Editor’s Note: The following text is a verbatim transcription of an article featuring stories by Captain William O. Benson (1911-1986). Beginning in 1971, Benson, a retired tugboat captain, reminisced about his 40 years on the Hudson River in a regular column for the Kingston (NY) Freeman’s Sunday Tempo magazine. Captain Benson's articles were compiled and transcribed by HRMM volunteers Carl and Joan Mayer. See more of Captain Benson’s articles here. This article was originally published September 3, 1972.
Today, when there are only two passenger vessels operating on the lower Hudson River during the summer months, it is difficult to realize how many passenger steamboats were once in operation on all parts of the river. It is even more difficult to realize there were once so many passengers that at times extra steamboats on the same run were necessary to handle the crowds.
When I was a deckhand on the Day Liner "Albany" during the seasons of 1928 and 1929, the Hudson River Day Line operated a fleet of seven steamboats with a total passenger capacity in excess of 25,000. On weekends and holidays it was not unusual to see all seven steamers loaded to full or near capacity. Since the "Albany" was then the oldest Day Liner in service and had one of the smaller passenger capacities, she was often used as the extra steamer on the regular runs.
Labor Day weekend in particular was always a big weekend with especially large crowds. In those days, many families still spent the summer in the Catskill Mountains and it seemed that during those first few days in September everybody would try to return to New York City at the same time.
Carrying the Crowds
On Labor Day weekend 1928, the "Albany" left New York on Saturday at 1:30 p.m. to help carry the crowds leaving the city for the last big weekend of summer. After making all the regular landings, we landed at Catskill at about 8:30 in the evening. There, we were to lay overnight and precede the regular down steamer from Albany on Sunday to carry the big crowds returning to the city from Catskill and Kingston Point.
I remember that early September Sunday morning at Catskill Point almost as if it were yesterday. When I came out of the foc’s’le, the up river air seemed so fresh after being in New York for a month or so. The smell of the flats at low water was just like being home.
The fog banks of September were rising over the river. I could hear a boat’s whistle blowing one long and two short, meaning a tow was coming down. As the sound of the whistle got louder, I recognized it as the whistle of the Cornell tugboat "Osceola."
As I looked out on the river, I caught a glimpse of the “Osceola" just above Catskill Point between one of the banks of fog. She had brick scows, cement barges, canal boats and a small schooner in the tow, strung out astern on about 450 feet of cable. The tug “George W. Pratt" was the helper and pulling alongside the tow.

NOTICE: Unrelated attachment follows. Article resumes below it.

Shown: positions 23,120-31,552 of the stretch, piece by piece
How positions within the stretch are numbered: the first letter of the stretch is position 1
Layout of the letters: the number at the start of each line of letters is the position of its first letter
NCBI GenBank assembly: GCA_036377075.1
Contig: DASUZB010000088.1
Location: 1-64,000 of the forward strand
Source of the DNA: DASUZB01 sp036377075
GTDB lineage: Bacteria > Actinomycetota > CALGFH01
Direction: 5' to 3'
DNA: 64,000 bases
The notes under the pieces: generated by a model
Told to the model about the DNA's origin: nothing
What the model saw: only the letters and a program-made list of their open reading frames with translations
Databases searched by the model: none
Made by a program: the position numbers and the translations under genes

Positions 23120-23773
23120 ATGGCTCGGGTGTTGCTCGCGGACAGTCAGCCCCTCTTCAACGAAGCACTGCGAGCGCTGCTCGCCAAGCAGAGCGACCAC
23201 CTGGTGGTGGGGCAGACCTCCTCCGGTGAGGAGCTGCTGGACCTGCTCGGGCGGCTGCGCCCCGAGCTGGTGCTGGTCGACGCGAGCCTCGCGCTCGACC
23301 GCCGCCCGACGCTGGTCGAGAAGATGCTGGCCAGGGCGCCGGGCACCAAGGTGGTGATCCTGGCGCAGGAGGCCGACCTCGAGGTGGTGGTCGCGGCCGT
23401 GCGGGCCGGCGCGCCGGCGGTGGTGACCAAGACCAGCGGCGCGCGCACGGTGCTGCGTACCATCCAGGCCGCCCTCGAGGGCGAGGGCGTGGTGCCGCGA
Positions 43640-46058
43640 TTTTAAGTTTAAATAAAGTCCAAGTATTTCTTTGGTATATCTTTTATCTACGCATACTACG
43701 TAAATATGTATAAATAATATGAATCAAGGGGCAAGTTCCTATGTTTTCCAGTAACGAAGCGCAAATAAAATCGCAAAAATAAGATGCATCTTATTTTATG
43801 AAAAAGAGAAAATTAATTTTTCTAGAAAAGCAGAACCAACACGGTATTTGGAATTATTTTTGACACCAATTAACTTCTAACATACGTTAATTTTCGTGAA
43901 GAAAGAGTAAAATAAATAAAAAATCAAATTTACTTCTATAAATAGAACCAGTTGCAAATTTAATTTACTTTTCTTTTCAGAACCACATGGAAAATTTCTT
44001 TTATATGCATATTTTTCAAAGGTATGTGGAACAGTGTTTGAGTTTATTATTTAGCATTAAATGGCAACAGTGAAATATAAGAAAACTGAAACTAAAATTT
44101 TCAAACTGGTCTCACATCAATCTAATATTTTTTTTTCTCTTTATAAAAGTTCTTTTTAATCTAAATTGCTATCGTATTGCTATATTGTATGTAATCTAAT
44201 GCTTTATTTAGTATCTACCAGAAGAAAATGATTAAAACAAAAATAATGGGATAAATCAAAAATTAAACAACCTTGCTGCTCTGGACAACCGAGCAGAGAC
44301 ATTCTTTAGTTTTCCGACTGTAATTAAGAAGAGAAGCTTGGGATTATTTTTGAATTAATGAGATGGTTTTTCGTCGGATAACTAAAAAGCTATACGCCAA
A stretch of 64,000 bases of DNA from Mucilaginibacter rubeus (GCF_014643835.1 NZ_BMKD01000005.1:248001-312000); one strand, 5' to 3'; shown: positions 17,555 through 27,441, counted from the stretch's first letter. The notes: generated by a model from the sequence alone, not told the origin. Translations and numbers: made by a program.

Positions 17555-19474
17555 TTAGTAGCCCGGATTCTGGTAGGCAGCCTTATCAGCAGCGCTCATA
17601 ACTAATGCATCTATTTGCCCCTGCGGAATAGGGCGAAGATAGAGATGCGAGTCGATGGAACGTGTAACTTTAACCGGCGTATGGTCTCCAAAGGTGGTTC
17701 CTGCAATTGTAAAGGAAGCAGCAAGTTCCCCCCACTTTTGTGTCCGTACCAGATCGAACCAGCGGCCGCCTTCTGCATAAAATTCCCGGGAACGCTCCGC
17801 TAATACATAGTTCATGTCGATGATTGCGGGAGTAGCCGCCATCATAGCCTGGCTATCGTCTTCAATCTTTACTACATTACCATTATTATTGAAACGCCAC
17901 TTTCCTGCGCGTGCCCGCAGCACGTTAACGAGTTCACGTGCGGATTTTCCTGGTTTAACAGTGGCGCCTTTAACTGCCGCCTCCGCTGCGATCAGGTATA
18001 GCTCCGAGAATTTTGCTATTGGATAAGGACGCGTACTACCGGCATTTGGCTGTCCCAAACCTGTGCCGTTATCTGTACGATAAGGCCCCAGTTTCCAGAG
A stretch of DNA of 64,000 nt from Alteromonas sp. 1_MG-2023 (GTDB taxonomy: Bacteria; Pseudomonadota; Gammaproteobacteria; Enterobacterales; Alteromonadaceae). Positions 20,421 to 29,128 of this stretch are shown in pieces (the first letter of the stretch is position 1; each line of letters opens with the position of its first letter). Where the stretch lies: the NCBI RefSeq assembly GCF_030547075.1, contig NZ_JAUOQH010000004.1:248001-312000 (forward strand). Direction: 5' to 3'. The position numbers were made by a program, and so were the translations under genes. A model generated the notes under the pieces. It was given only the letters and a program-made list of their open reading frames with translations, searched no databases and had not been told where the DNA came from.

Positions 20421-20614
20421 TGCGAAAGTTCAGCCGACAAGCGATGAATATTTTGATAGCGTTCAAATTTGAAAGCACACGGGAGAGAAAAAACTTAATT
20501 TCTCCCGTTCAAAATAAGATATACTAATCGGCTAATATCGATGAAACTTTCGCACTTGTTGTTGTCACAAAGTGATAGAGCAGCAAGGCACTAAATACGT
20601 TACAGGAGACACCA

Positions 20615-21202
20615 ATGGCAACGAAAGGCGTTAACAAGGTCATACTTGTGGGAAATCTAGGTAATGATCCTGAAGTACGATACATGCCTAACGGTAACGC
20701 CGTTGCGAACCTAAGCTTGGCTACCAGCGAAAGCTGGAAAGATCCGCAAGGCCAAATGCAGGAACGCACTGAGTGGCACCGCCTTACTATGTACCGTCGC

A Strange Scene
As I stood on the deck of the "Albany," the scene assumed a strange look, for suddenly I couldn’t see the “Osceola" or the tail end of the tow. The fog banks closed in on both ends, leaving only the middle of the tow exposed to view. As a good ebb tide was running, it did not take long for the tow to be lost out of sight down river.
When the morning sun cut the fog away and the river cleared about 7:30 a.m., there was nothing in sight either way up or down the river. Later in the morning after leaving Catskill, the “Albany” overtook the “Osceola” and her tow down off Saugerties.
We preceded the regular down boat, the "Alexander Hamilton," landing at Kingston Point, Poughkeepsie and Newburgh about 15 minutes ahead of the "Hamilton," the two steamers being necessary to handle the large crowds returning to the big city.
The next day, Labor Day, we were the regular up boat to Albany since the big crowds were all going down river. To give an idea of the large crowds, that Labor Day there were three departures from Kingston Point for New York - the “Alexander Hamilton" at 12:40 p.m., the “Hendrick Hudson” at 1 p.m. and the “Robert Fulton" at 3 p.m. That night the “Hendrick Hudson” dead headed back to Catskill and the next day, Tuesday, preceded the old “Albany” to New York, two steamers again being required to adequately handle all the passengers returning to New York.
On Labor Day weekend in 1930 occurred an incident to the “Hendrick Hudson” which turned out to be just about the only unusual caper of her long, virtually accident free career. As was the general practice of the late 1920’s, on that Labor Day the “Hudson” was the regular down boat for New York and the "Albany" the regular up steamer. After arriving at New York, the “Hendrick Hudson" was to dead head back to Albany so as to make her large passenger capacity of 5,500 available for the still large crowds expected on Tuesday.
Going north the weather was hazy and on the upper river there were patches of fog. North of Hudson the river is quite narrow. Running through the fog banks, the pilot on watch apparently kept too close to the west bank and the "Hendrick Hudson” ran hard aground on the sandy bottom just below Van Wie’s Point — only about five miles from her destination. Unable to back off under her own power, she was pulled free at high water on Tuesday by the Cornell tugboats "Pocahontas" and “W. A. Kirk.” She then went back to New York, but too late to be of any help for the waiting passengers.
Captain William Odell Benson was a life-long resident of Sleightsburgh, N.Y., where he was born on March 17, 1911, the son of the late Albert and Ida Olson Benson. He served as captain of Callanan Company tugs including Peter Callanan, and Callanan No. 1 and was an early member of the Hudson River Maritime Museum. He retained, and shared, lifelong memories of incidents and anecdotes along the Hudson River.
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